Bandura and Bobo, is not about violence, but desensitization, in the manner media desensitizes the power of words, as well as actions. Yes children experiencing actual violence are more prone to participate in violence, but there is a percentage of desensitized children that “act out” what they have seen; “trauma trigger” this then effects the group by direct experience. This continues especially for those children mentioned above with no outlet for trauma; mass psychotherapy without boundaries, guidance, or professional observation; only the consequence of the penal system. It is proven society has had a large hand in creating the very individuals, that then fill the penal system with just this type of personality. Not everyone is effected, certainly not everyone is as sensitive, to the trigger: but the numbers are still alarming.
My friend and I want to do a science expo project on this issue of the Bobo Doll and Albert Bandura. And we think that adults should be conscious of their actions and their words because children will learn to be like them.
Hello all, does anyone know where I can purchase a vintage Bobo Doll or have a one made? I am a Psychology Major at Cedar Crest College and am doing a project for Psi Chi. We would love to purchase one but don’t know where to find one. Any advice is greatly appreciated. Thank you.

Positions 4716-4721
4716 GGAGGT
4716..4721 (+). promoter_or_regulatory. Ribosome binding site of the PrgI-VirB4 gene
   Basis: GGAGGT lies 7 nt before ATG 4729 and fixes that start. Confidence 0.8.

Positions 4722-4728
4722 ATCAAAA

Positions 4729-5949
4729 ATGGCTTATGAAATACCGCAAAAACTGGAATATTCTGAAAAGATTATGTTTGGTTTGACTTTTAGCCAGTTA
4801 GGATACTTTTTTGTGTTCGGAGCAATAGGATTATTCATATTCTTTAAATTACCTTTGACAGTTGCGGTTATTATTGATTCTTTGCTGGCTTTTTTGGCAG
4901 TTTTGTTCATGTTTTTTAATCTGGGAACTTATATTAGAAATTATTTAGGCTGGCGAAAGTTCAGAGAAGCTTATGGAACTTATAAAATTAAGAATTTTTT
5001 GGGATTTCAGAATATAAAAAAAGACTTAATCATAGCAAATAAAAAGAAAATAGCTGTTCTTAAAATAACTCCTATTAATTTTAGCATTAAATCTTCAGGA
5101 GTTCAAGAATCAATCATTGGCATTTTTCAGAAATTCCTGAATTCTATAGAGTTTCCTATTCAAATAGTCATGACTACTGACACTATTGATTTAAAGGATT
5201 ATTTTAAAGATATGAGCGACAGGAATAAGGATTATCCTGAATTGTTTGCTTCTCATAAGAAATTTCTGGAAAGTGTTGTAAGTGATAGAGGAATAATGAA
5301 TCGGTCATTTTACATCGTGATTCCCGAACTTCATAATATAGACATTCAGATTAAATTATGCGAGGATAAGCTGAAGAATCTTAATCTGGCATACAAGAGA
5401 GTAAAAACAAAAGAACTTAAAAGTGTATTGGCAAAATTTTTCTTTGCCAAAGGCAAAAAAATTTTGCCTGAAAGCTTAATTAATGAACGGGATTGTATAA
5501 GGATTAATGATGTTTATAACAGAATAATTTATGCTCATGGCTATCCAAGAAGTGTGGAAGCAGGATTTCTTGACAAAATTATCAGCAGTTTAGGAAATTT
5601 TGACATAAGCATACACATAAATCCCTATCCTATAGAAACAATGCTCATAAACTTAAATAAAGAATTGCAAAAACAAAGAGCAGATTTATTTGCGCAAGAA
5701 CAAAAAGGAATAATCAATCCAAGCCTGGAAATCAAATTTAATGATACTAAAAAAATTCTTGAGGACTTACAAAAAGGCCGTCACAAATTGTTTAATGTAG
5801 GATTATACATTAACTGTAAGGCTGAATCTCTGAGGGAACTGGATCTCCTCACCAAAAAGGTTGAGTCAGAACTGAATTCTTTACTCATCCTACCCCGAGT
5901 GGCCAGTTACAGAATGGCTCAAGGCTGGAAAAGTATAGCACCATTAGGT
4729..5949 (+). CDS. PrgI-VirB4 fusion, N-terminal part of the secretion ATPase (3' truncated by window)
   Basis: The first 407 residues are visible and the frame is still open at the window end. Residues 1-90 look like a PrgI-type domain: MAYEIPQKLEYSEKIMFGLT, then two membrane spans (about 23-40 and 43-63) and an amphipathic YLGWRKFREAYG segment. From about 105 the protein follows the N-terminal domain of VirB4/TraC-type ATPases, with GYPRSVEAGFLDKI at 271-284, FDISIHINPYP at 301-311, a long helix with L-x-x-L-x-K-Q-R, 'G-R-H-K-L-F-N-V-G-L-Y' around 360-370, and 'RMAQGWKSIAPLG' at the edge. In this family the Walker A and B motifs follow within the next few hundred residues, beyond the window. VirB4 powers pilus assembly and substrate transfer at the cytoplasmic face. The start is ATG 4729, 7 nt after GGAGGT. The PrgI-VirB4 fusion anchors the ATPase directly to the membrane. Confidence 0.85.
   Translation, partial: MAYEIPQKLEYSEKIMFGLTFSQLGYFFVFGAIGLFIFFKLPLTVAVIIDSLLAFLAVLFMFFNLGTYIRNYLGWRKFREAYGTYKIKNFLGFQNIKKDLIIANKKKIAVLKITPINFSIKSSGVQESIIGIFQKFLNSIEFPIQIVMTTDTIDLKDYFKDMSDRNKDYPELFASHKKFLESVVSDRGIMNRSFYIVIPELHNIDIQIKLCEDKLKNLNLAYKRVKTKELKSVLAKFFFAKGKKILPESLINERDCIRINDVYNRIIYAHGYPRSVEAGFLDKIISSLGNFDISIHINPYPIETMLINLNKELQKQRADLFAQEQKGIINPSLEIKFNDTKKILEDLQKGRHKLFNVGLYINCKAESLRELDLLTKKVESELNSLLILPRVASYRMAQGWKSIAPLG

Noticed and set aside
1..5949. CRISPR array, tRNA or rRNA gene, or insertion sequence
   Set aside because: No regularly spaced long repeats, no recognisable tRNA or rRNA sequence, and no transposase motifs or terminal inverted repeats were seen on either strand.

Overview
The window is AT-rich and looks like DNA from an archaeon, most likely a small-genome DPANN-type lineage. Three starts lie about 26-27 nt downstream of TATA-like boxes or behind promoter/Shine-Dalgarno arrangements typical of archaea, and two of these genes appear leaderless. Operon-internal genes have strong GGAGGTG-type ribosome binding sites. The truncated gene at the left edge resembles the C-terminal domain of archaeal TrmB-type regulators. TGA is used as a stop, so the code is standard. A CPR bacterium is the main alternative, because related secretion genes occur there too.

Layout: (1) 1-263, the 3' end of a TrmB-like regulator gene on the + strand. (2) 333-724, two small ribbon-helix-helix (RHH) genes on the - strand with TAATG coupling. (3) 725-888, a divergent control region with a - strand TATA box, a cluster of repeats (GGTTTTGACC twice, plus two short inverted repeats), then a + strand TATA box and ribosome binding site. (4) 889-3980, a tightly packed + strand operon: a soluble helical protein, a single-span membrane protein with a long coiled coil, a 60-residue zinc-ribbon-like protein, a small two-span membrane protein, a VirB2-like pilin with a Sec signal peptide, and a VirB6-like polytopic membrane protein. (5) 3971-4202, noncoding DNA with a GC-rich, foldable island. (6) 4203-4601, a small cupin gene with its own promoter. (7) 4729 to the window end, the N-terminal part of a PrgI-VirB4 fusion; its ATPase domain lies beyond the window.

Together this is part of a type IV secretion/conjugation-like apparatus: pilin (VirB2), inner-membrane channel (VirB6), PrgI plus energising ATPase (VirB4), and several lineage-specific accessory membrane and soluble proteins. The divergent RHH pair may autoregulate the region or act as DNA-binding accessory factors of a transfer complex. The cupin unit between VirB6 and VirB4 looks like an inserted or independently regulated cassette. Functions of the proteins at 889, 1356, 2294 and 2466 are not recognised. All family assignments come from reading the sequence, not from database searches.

Evaluating the Bobo Doll experiment: Since the experiment was made using children and relying on these children’s judgement, in my humble opinion, is not a strong result. Children do not have a strong base of morality, they do not fully know what is right or wrong and merely rely and mimic what they hear and see (feeds)from adults. The experiment used a doll and this is understood by children as a toy (an inanimate object which could be deformed, thrown, etc). I believe that their actions were parts imitation and curiosity and at the same time liberation that they could do what they think they could do with the doll without being judged by the adult (since children’s actions are controlled by adults). Secondly, the experiment was a model of ‘conditioning’ and not free will. I think the result of this experiment would be different if adults were the participants. Even if the doll was substituted with a live cat (apologies-just an example), the children will still act out what adults did but it will not be true with adult participants. My conclusion for this experiment is that behaviour is truly learned from experiences (heard and seen) and the younger one learns an action, the more likely that it will be moulded into his being/behaviour/lifestyle. But an adult’s adaptation of new behaviour is his choice.